Warren Buffett, certainly knows how to make money. In fact, a 2012 University of New York study found that his company, Berkshire Hathaway (NYSE: BRK-B), has the best risk-adjusted returns of any company or mutual fund that is 30-plus years old.
What does Buffett say is one of the most important aspects of successful investing? Well, let's let the Oracle of Omaha speak for himself.
The importance of buy and hold investing
"Inactivity strikes us as intelligent behavior. Neither we nor most business managers would dream of feverishly trading highly profitable subsidiaries because a small move in the Federal Reserve's discount rate was predicted or because some Wall Street pundit had reversed his views on the market."
-- 1996 letter to shareholders
"Lethargy bordering on sloth remains the cornerstone of our investment style: This year we neither bought nor sold a share of five of our six major holdings."
-- 1990 letter to shareholders
"When we own portions of outstanding businesses with outstanding managements, our favorite holding period is forever. We are just the opposite of those who hurry to sell and book profits when companies perform well but who tenaciously hang on to businesses that disappoint."
-- 1988 letter to shareholders
So obviously, Buffett is a fan of buy-and-hold investing, (while also willing to admit mistakes) which makes sense, because not only has this method worked for him, but also numerous studies prove it's the superior method of building long-term wealth.
The reason why is the disturbing fact, as pointed out by my Motley Fool colleague John Maxfield, that most people are simply terrible at market timing. It's therefore no surprise that over the past 20 years, the average investor has underperformed the S&P 500 by 4.2% annually.
"Experts" do no better
Then again, most investors are just regular folks who don't have the expertise to follow the markets daily and scour through financial filings. Surely professional money managers, those who've devoted their lives to beating the market, can do better -- right? Actually, no. In fact, it turns out most money managers end up under performing a simple buy-and-hold strategy.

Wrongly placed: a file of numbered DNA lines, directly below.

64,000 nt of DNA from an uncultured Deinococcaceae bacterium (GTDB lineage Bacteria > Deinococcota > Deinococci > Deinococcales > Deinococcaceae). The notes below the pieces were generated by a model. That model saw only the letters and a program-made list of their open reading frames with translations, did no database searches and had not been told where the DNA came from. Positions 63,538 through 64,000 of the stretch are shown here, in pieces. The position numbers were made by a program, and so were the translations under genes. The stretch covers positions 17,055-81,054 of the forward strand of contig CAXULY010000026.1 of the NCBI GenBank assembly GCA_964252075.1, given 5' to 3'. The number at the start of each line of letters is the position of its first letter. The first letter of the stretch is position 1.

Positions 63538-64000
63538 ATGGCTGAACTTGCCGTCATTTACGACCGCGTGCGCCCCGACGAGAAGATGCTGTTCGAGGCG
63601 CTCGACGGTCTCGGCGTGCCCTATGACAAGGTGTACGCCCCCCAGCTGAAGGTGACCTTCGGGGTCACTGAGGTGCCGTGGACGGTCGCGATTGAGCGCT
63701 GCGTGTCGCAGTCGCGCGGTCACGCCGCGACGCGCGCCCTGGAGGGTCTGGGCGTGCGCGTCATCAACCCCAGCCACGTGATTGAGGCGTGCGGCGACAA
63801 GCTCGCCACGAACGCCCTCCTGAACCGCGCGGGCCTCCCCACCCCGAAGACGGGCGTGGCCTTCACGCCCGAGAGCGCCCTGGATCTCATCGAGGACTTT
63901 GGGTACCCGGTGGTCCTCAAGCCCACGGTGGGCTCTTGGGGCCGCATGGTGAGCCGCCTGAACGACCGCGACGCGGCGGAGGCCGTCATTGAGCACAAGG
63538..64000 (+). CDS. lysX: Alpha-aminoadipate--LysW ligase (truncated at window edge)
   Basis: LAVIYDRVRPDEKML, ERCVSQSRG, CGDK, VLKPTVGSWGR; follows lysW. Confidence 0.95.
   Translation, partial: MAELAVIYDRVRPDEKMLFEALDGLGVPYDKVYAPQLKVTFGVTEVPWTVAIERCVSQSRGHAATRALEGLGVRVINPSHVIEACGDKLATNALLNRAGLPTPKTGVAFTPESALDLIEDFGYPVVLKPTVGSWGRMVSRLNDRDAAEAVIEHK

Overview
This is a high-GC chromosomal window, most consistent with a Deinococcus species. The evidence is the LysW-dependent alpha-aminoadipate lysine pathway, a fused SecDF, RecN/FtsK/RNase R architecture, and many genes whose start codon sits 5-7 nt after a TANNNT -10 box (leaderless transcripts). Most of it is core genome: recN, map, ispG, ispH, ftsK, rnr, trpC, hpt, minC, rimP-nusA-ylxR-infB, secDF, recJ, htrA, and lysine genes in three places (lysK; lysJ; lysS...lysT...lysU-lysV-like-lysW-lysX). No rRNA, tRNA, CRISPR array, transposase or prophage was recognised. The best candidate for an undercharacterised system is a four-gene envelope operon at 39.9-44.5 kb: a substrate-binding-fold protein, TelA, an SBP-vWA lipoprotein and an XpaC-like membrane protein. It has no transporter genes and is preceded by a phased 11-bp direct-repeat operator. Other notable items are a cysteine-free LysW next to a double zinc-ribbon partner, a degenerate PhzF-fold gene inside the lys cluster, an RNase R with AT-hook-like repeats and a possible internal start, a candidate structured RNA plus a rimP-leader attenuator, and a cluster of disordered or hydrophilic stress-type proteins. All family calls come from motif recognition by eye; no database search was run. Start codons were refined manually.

A 2009 study published in the Financial Analysts Journal analyzed 80,000 institutional investment accounts worth $10 trillion. The study found that between 1984 and 2007, the rebalancing decisions made by the greatest minds in the investing industry resulted in a whopping $170.2 billion in lower returns compared to simply buying and holding those same companies, and that didn't even include transaction costs.
Why almost everyone is a terrible investor
What explains these disturbing findings? Partly, it's basic human psychology, which affects even professional money managers.
Human psychology is geared toward negative reactions. This was illustrated by a 2001 study at Florida State University which found that negative events affect us far more powerfully than positive ones because of how our brains are wired. This is especially true when it comes to our finances. For example, according to behavioral finance pioneers Daniel Kahneman and Amos Tversky: "Individuals feel the pain of a dollar loss more than twice as much as the joy of a dollar gain."